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“Healthcare Isn’t Healthy:” the Global Challenge of Health Equity, and Calls-to-Action

“Healthcare Isn’t Healthy:” the Global Challenge of Health Equity, and Calls-to-Action

Discrimination in health care is reported by more people in the U.S. than in Germany, Spain, or the U.K., we learn in the research reported in The Intersection of Health Equity in Communities & Business Strategy: A Call-to-Action, from Omnicomm PR Group (OPRG) and Atlantic Insights. 













The study was conducted among 6,000 people living in Germany, Spain, the United Kingdom and the United States, fielding 1,500 interviews in each of the four countries in March 2023.

The U.S. survey sample included 375 people identifying as Black, White, Hispanic, or Asian/Indigenous (summing to the N of 1,500). In addition, 500 people in this cohort of 1,500 were dealing with a mental or physical disability.












The study revealed five themes that underpinned health equity across the four nations studied:

  1. Discrimination
  2. Broken trust and not feeling safe
  3. On the upside, community engagement opportunities
  4. Digital divides, and,
  5. A lack of emotional intelligence and connection felt by many health citizens.

The second graphic focuses on the U.S. data findings, clearly illustrating that more people living in the U.S. are more likely to feel discrimination — 13% more likely to feel discrimination in health care settings than peers in Germany or the UK.

The bottom chart arrays data on feelings of discrimination by various factors: most notably, discrimination based on race or ethnicity yields the highest level, followed by the factors of age, finances, gender, and class.

The biggest differences in discrimination feelings between U.S. residents and those outside of the U.S. are for race/ethnicity (a 19% point delta), financial (12% differential, roughly double the rate for U.S. folks), gender (a 9% point difference) and ability status, also a 9% point delta over twice as great in the U.S. as in the non-U.S. nations in the study.

The study convened many advisors from a range of fields in public health, health equity, disability/ability community, academia, clinical practice, and community leaders in the LGBTQIA+ community, among others. These experts in the field offered up many recommendations and calls-to-action, among them…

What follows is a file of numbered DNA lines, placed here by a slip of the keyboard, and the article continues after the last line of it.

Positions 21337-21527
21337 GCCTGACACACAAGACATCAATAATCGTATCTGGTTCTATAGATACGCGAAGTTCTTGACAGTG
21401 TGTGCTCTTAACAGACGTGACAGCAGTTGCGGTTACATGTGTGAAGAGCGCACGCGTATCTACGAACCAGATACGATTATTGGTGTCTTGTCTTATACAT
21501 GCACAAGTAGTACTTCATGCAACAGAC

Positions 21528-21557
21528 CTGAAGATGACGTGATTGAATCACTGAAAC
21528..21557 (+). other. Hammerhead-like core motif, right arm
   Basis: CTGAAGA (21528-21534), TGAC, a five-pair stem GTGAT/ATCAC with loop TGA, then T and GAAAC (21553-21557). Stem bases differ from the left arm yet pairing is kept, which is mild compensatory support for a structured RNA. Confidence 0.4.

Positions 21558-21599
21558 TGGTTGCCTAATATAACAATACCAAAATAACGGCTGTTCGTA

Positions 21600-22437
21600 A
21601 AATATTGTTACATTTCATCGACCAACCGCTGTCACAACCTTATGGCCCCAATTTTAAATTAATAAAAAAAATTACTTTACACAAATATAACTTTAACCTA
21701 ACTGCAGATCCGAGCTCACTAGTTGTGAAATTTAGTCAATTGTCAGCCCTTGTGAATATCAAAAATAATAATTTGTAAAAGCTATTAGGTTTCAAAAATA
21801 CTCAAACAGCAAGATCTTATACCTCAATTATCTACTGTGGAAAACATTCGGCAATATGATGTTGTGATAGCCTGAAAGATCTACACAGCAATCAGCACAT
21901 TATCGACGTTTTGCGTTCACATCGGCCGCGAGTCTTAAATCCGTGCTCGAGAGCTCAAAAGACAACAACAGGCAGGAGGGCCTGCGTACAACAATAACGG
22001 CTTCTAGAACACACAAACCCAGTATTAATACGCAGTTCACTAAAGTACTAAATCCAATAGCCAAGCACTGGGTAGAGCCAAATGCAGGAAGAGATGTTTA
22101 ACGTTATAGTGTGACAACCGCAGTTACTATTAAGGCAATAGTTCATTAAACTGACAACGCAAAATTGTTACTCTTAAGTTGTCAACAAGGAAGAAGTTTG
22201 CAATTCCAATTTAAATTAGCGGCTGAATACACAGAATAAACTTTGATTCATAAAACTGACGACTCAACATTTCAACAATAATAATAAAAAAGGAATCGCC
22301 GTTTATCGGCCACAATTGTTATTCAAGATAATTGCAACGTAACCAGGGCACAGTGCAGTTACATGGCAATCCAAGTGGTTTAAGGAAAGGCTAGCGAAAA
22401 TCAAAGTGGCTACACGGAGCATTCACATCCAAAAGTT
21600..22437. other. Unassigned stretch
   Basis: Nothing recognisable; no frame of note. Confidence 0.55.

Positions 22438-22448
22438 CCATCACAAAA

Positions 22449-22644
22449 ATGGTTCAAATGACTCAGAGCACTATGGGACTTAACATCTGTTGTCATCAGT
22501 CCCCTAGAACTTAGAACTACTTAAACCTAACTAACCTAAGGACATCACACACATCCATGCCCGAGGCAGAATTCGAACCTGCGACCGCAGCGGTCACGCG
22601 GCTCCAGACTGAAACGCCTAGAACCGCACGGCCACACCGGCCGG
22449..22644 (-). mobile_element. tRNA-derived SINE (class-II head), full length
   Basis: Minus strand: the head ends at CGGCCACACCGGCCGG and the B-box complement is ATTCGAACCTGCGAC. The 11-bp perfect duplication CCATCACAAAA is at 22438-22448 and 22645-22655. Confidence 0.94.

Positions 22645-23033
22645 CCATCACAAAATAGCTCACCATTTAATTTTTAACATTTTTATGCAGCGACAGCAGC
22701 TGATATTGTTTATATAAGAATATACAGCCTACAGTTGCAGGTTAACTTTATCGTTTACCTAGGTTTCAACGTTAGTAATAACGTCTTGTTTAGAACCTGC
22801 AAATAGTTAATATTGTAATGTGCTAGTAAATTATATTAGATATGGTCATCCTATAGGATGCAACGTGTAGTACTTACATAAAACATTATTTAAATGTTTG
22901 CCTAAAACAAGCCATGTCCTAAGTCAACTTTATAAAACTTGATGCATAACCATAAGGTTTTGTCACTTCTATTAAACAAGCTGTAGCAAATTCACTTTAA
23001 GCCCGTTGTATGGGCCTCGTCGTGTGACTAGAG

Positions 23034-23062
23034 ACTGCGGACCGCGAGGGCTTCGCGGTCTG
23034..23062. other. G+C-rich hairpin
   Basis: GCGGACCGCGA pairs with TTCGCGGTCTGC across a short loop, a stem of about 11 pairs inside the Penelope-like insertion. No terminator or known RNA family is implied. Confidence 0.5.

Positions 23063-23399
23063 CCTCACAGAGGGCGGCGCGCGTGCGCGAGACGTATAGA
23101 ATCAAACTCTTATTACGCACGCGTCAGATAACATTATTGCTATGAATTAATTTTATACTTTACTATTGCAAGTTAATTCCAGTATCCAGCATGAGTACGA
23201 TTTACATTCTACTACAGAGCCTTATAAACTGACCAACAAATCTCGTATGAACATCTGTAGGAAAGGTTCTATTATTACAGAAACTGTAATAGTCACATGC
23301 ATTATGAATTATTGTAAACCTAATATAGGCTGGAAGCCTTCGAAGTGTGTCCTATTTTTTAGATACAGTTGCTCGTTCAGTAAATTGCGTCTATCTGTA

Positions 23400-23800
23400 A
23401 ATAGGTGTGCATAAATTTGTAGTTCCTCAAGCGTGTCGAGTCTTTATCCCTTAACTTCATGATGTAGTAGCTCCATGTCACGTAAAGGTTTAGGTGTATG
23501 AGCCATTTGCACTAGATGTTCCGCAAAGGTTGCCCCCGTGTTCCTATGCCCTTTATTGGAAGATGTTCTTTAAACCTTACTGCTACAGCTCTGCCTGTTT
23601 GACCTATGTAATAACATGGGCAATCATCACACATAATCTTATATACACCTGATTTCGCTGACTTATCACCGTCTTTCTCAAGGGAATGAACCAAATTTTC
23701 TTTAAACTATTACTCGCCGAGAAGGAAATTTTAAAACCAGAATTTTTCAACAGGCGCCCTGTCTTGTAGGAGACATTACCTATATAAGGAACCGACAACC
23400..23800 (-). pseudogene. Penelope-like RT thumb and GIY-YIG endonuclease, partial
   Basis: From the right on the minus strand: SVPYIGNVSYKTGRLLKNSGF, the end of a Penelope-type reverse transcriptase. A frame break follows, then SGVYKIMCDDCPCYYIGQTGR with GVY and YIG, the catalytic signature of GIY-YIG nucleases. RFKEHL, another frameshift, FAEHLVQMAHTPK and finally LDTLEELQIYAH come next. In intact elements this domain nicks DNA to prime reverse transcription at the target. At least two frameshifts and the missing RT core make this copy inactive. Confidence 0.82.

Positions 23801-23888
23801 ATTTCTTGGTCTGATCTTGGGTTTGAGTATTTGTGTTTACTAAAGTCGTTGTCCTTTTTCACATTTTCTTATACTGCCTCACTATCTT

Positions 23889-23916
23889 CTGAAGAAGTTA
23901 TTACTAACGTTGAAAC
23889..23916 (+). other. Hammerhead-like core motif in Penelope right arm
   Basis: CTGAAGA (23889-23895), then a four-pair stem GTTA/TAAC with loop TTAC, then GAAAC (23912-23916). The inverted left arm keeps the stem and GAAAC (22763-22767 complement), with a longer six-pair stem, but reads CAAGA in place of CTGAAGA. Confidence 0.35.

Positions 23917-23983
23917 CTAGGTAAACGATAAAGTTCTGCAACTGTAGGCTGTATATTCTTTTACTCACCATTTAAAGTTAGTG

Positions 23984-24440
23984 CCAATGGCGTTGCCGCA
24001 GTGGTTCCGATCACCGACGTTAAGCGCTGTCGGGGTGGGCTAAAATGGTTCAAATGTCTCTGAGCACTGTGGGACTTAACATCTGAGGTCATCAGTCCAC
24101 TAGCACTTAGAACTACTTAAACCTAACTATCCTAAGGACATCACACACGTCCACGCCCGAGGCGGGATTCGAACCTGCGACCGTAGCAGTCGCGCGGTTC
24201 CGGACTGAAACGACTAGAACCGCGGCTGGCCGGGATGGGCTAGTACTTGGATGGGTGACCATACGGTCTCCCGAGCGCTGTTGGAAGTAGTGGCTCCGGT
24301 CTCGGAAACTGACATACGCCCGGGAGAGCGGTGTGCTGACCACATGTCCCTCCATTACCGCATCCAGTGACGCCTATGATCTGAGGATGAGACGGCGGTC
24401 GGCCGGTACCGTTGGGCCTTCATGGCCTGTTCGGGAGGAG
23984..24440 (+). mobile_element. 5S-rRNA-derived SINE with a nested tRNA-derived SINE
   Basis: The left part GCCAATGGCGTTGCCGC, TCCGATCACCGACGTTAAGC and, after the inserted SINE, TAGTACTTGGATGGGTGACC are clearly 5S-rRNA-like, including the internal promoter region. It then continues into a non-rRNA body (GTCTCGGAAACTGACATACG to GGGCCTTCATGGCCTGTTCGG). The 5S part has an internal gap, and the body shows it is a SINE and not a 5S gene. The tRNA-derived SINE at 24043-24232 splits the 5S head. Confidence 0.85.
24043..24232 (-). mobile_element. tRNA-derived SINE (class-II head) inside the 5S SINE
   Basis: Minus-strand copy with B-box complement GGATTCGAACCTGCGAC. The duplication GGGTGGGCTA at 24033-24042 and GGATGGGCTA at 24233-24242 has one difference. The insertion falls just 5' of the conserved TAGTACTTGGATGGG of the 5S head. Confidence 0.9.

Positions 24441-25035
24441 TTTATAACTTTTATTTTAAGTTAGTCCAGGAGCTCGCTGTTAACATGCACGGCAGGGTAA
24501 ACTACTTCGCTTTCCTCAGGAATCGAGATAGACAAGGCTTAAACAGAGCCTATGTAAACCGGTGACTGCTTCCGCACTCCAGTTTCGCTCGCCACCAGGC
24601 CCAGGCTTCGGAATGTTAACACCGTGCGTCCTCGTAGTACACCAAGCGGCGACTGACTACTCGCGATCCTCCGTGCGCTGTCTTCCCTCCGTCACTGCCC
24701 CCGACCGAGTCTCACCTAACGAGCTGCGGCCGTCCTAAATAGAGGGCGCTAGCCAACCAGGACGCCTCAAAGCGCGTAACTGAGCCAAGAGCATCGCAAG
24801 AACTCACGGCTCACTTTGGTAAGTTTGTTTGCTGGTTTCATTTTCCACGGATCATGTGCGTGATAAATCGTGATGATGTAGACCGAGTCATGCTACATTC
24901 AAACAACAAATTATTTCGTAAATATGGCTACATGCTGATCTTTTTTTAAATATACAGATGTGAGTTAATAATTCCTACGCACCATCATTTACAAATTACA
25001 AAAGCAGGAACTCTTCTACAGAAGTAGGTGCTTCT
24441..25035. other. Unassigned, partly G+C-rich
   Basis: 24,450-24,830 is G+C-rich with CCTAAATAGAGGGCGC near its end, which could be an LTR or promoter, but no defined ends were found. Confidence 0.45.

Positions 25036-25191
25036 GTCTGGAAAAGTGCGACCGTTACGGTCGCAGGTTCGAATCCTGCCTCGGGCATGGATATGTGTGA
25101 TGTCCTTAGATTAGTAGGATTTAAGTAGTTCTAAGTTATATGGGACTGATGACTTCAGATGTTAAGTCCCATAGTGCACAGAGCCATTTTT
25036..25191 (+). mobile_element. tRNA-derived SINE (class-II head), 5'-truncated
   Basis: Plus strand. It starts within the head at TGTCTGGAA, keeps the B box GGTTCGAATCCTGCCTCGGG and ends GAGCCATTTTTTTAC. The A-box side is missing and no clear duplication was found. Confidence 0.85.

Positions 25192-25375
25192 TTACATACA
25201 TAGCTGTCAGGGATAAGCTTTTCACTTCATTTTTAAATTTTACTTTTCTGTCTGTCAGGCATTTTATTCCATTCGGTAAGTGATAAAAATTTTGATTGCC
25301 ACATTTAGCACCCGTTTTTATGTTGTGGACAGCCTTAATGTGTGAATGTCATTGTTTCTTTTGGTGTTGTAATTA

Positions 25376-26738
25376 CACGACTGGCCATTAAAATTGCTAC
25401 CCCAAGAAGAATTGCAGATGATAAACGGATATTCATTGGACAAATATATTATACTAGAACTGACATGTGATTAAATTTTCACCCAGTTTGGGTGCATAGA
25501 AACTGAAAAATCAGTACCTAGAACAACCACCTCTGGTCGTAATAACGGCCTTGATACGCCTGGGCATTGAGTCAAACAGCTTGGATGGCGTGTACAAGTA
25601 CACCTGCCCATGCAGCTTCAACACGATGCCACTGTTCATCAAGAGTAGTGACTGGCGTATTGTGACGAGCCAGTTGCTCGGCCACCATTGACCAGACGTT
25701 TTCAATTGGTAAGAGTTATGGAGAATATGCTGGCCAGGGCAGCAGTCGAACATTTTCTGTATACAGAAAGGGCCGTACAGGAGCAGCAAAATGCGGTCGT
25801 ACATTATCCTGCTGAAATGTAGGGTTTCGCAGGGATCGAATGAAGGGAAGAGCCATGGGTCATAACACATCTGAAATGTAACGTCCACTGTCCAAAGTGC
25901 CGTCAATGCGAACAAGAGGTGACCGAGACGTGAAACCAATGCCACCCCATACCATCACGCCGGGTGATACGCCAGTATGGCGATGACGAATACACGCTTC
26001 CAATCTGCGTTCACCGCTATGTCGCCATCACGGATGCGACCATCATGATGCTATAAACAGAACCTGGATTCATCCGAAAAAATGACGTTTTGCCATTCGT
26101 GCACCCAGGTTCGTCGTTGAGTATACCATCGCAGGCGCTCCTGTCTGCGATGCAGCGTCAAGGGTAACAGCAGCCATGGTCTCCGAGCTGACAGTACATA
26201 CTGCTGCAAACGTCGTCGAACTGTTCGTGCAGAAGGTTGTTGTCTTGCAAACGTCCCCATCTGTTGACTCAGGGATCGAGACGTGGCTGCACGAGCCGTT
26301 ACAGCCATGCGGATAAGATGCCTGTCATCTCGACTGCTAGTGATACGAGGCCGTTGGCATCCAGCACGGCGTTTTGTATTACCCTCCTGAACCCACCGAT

• ”Go to Them,” that is, to the communities who have lost trust — via targeted outreach to help understand and build solutions based on peoples’ priorities.
  • ”Ask Why, More,” to dig deeper into conversations with people simply asking the open-ended question, “Why?” Then….listen well.
  • Dispel myths that have come out of history — and build bridges of trust, with small actions over time.

Then there is technology: “There is a need for AI solutions to recognize diversity,” the report asserts. “AI tools can bring transformative changes that enhance the delivery of care and improve health outcomes.” As Dr. John Whyte, WebMD’s Chief Medical Officer, calls out, “Doctors who don’t use AI are going to be replaced by doctors who do” as well as to figure out how to best use the tools and, as Dr. Whyte rightly notes, “to ensure empathy rises to the top.”

The calls-to-action are five — they are simple and they are bold:

  1. Eliminate bias and discrimination from health care.
  2. Engender trust through community and civil society engagement.
  3. Engage community and civil society int he development and implementation of interventions across the care continuum, from diagnostics to continued care.
  4. Leverage digital health to scale best practices in healthcare and delivery — leaving no one behind.
  5. Speak to peoples’ values, connect and lead with care and compassion.

Health Populi’s Hot Points: The CEO of BlackDoctor.org, Reggie Ware, makes the business case for dealing with health equity, saying, “A laser focus on health equity is not charity or philanthropy. It’s a business imperative and revenue driver that, if not addressed, has serious business ramifications.”

I discussed the economic burden of health inequities in the U.S. in a 2022 essay, weaving data from several studies that quantified the cost of health disparities using various methods. Based on a Deloitte study in 2022, the cost amounted to at least $1,000 of additional health care spending per capita — which acts essentially as a tax on U.S. health citizens. That’s just one aspect of the many cost-layers of health inequity. As Brian O. Buckley, Director of Health Equity Initiatives with NCQA, observed in the report, “health equity is a team sport and requires our collective effort worldwide.”